Looking for a great trail in Portola Redwoods State Park, California? AllTrails has 9 great hiking trails, trail running trails, dogs no trails and more, with hand-curated trail maps and driving directions as well as detailed reviews and photos from hikers, campers, and nature lovers like you. Just looking to take a quick stroll? We've got 5 easy trails in Portola Redwoods State Park ranging from 0.9 to 1.6 miles and from 367 to 757 feet above sea level. Start checking them out and you'll be out on the trail in no time!


nature trips


no dogs


bird watching

trail running

kid friendly

wild flowers



Portola Redwoods has a rugged, natural basin forested with Coast Redwoods, Douglas Firs and Live Oaks. There are eighteen miles of trails, a 53 site campground, four group campsites and two beautiful creeks, the Pescadero and Peter's Creek, that run throughout the park. The Sequoia Nature Trail, which leads to the Pescadero Creek, introduces visitors to the natural history of the area. Summer temperatures typically have highs in the 70s to 80s, lows in the 50s. Winter brings highs in the 40s to 50s and lows in the 30s. Visitors should come prepared for any type of weather. The park receives between 40 and 60 inches of rain per year and the summer months can be foggy and cool. Layered clothing is recommended at any time of the year. The park is open from 6am-sunset. Dogs are allowed on paved roads (campground roads, the park entrance road, the service road between the Campfire Center and the Pescadero Bridge and on Upper and Lower Escape Roads). Dogs are not allowed on trails, at any of the creeks, or in the county parks. The Day Use Annual Pass is accepted at this park.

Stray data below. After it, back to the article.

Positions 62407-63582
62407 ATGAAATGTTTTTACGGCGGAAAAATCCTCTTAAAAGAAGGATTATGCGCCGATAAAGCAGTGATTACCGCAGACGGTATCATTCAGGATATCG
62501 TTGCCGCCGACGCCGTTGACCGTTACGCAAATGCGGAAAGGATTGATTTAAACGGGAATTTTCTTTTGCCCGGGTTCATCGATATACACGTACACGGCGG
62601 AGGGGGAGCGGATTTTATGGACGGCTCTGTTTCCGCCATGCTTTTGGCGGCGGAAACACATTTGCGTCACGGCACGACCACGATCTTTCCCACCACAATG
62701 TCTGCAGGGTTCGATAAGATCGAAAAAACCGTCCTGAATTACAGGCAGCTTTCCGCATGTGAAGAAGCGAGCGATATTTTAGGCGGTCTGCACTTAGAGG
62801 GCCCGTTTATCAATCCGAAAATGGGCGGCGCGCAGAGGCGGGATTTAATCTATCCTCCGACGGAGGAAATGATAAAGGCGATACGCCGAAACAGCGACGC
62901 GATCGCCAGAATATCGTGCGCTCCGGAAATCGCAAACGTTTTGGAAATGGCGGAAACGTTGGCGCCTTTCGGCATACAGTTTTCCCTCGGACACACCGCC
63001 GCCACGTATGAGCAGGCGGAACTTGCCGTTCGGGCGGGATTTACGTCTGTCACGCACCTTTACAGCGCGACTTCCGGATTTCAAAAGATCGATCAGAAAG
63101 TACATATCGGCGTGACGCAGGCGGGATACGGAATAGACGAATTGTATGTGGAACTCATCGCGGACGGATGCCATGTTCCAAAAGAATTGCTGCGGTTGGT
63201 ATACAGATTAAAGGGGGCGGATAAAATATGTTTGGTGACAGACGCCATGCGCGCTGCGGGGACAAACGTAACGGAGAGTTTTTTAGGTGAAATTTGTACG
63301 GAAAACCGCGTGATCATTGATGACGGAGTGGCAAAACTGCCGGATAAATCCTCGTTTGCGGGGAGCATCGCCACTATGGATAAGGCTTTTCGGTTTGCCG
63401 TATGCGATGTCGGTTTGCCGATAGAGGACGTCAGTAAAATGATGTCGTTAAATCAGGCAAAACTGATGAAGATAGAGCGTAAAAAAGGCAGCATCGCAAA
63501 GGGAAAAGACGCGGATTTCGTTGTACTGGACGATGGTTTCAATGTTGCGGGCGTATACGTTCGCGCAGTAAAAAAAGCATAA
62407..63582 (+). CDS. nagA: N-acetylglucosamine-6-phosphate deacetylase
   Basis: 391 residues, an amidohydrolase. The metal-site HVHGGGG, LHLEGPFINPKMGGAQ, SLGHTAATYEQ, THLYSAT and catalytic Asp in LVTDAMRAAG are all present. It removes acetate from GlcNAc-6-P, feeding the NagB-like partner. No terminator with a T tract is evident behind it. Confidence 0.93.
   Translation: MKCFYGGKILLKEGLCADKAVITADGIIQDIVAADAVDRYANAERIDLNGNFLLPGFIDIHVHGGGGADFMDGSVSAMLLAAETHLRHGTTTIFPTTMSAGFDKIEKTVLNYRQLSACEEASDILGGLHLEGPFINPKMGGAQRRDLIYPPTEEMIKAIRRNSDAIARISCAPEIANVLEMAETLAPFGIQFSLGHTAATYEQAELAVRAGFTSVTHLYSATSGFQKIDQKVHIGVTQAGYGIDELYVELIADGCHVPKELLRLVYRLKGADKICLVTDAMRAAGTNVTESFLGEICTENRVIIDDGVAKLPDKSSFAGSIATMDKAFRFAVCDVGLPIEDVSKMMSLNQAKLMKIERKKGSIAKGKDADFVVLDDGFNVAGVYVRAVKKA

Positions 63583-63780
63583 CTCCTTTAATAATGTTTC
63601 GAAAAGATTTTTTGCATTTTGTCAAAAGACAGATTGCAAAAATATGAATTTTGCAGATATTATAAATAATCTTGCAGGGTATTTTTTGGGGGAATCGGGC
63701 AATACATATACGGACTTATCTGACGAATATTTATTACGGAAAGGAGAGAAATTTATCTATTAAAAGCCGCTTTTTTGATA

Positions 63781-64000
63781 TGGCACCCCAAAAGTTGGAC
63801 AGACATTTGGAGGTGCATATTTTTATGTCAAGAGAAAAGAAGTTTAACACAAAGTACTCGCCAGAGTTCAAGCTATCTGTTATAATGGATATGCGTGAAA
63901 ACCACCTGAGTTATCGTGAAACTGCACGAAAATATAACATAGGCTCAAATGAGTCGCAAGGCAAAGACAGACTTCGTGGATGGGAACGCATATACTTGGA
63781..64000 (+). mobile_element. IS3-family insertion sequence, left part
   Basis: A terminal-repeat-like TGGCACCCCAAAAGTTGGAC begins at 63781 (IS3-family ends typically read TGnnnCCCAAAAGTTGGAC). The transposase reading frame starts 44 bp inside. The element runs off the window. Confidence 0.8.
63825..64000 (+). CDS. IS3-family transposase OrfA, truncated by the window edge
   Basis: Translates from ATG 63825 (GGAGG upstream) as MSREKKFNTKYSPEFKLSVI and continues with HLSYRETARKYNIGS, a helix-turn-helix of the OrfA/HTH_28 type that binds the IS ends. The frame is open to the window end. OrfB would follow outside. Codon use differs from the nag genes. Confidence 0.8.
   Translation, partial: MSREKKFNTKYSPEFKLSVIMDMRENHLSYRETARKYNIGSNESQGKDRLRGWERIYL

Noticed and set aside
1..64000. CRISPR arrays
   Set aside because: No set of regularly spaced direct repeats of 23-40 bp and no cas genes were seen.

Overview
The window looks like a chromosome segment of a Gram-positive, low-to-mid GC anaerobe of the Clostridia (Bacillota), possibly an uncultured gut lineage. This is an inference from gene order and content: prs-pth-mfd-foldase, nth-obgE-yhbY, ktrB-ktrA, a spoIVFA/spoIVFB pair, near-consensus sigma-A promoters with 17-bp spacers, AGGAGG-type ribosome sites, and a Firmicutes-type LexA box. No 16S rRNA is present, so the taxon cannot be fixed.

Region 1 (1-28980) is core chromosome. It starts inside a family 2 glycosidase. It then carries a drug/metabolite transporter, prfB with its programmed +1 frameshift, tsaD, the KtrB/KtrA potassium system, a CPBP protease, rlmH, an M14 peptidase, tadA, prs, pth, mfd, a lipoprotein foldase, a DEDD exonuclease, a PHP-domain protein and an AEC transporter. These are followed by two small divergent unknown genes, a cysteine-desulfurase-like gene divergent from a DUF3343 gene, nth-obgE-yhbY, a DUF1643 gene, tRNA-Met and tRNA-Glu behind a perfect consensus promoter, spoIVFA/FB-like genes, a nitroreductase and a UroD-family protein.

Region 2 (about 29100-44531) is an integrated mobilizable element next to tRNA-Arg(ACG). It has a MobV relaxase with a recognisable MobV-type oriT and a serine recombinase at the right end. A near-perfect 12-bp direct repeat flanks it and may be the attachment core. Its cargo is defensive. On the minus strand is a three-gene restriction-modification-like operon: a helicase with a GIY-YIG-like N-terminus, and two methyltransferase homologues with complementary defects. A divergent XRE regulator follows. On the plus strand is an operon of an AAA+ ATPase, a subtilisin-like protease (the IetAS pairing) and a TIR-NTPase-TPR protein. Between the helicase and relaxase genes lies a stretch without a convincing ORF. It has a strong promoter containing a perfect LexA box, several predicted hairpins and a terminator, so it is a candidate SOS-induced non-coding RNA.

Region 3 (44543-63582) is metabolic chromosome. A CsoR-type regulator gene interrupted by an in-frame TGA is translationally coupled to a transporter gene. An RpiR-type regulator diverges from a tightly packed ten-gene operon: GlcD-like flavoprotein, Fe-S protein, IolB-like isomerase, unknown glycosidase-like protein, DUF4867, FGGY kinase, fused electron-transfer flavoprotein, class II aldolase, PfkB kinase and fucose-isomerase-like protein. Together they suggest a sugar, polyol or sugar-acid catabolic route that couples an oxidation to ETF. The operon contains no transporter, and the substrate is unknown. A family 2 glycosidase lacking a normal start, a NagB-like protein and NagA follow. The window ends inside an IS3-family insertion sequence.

Awesome Hike, Saw a total of 4 other people. Redwood grove is spectacular but there is a good amount of Poison oak sticking into the middle of the trail. Wear pants of bring a machete ;)